Gabrielle Douglas, a16-year-old Black gymnast with a dazzling smile and pixie-like moves, is vaulting from the 2012 Olympic Games into the high stakes world of product endorsements with the same grace and apparent effortlessness that led to historic gold medal performances in the summer games in London.
Within hours of becoming the first African American woman gymnast to win an individual gold medal, Gabby was pictured on a cereal box—the traditional showcase for victorious athletes. She became the first Black female athlete to appear on the Kellogg’s Corn Flakes box.
But gazing out at America’s breakfast tables is just the start of a stream of endorsements that is likely to wind up making the Virginia Beach-born athlete among the highest paid teenagers in America before the start of her senior year in high school.
"She's the new darling of America," said Bob Dorfman, executive creative director of Baker Street Advertising and author of Sports Marketer's Scouting Report. "She has the look, the great smile, and seems like someone who could be a compelling pitch woman of products to teens and pre-teens."
According to Dorfman Douglas could pull in between $1 million to $3 million a year in endorsements by the time the 2016 Olympic Games in Rio de Janeiro open.
Already, she is part of the talent team for Procter & Gamble Co., who signed her before the games for a "Raising an Olympian" video that was produced immediately after the U.S. gymnastics Olympic trials. Proctor & Gamble markets personal grooming products in addition to detergents.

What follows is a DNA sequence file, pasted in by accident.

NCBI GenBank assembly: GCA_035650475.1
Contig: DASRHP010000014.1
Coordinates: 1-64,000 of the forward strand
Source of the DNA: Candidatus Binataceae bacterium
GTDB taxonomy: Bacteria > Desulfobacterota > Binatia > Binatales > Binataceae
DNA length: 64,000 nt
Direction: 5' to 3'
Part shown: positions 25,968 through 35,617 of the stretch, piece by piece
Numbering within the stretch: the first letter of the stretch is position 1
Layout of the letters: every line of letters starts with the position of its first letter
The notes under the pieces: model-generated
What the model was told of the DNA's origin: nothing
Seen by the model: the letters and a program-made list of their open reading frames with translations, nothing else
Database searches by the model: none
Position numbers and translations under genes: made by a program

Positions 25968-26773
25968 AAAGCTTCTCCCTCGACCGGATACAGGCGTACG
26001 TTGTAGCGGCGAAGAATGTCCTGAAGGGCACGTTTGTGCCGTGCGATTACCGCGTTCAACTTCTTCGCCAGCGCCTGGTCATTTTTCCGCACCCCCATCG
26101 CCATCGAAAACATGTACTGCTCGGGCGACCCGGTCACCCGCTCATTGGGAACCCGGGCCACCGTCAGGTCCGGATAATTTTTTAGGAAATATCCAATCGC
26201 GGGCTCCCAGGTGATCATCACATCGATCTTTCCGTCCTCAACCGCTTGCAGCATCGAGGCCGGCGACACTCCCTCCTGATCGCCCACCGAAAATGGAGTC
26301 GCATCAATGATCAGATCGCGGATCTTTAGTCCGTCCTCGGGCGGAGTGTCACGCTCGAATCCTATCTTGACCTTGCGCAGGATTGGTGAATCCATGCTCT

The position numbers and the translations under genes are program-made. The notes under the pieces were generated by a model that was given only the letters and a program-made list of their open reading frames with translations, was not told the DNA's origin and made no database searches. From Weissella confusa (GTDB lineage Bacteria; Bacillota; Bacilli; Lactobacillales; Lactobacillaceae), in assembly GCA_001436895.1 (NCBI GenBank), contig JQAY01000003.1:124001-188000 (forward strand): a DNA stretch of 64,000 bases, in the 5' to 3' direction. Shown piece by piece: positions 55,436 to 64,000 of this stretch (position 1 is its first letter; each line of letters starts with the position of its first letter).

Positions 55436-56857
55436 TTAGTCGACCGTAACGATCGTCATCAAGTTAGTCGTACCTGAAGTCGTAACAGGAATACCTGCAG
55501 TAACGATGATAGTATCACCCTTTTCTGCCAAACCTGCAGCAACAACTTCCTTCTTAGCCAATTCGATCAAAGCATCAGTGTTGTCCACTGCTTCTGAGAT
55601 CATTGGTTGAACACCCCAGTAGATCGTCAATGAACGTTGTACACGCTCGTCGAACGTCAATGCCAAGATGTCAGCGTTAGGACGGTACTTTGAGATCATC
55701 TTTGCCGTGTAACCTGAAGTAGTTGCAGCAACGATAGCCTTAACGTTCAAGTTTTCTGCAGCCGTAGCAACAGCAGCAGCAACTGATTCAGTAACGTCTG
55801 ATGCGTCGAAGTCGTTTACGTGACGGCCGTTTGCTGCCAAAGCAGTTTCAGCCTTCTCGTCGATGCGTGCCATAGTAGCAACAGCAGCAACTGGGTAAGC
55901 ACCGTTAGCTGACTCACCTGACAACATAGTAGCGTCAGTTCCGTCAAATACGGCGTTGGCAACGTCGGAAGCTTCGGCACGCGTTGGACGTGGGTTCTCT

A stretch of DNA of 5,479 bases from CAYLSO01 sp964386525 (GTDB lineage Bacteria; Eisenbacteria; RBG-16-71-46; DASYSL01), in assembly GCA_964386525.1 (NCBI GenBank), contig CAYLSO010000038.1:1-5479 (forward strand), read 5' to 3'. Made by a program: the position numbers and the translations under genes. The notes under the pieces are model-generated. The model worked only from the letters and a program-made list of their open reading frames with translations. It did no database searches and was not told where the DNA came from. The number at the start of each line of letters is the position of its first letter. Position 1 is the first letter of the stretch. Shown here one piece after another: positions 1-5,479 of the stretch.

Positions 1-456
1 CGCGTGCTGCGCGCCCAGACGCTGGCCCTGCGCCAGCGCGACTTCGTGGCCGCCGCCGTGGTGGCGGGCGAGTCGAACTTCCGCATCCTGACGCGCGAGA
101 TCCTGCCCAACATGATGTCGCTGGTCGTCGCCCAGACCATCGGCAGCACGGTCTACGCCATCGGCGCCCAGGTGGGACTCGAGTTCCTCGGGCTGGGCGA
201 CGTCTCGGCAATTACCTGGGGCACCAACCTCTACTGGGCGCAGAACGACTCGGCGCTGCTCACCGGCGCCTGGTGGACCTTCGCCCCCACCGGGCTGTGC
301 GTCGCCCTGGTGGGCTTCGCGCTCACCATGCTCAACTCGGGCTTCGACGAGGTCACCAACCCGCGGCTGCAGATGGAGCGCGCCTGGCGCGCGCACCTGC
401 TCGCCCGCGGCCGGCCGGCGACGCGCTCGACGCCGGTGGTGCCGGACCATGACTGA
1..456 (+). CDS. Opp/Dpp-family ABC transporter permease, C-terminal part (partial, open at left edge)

But her role is sure to expand with her Olympics glory, according to advertising experts.
"To have her burst on the scene like that, come out of nowhere, is part of the allure," said Darin David, an account director for The Marketing Arm sports-marketing agency.
Being a woman of color increases her value, Ahmad Islam, managing partner of multicultural agency ad agency Commonground, told NBCNews. "Being the first at anything is always big news," he said. And as more brands look to "connect with multicultural consumers, but not necessarily do it at the exclusion of the masses, she's perfect in a lot of ways."
With her picture on Kellogg’s Corn Flakes boxes, Douglas joins a stream of athletes dating back to Lou Gehrig’s appearance as a model on the Wheaties box in 1934. But the cereal known as the “breakfast of champions” didn’t win the race for Gabby’s image.
Other African American Olympic gold medal winners have been depicted on Wheaties boxes, including Carl Lewis, a track and field star who was pictured as a 1984 Olympics standout.
Endorsements and personal appearance guarantees turn the apparently amateur competition into a race for more lucrative compensation. Sprinter Usain Bolt is ranked 63 among the top 100 top athletes in endorsements, gathering in $20 million in endorsements so far, according to CBS Marketwatch.com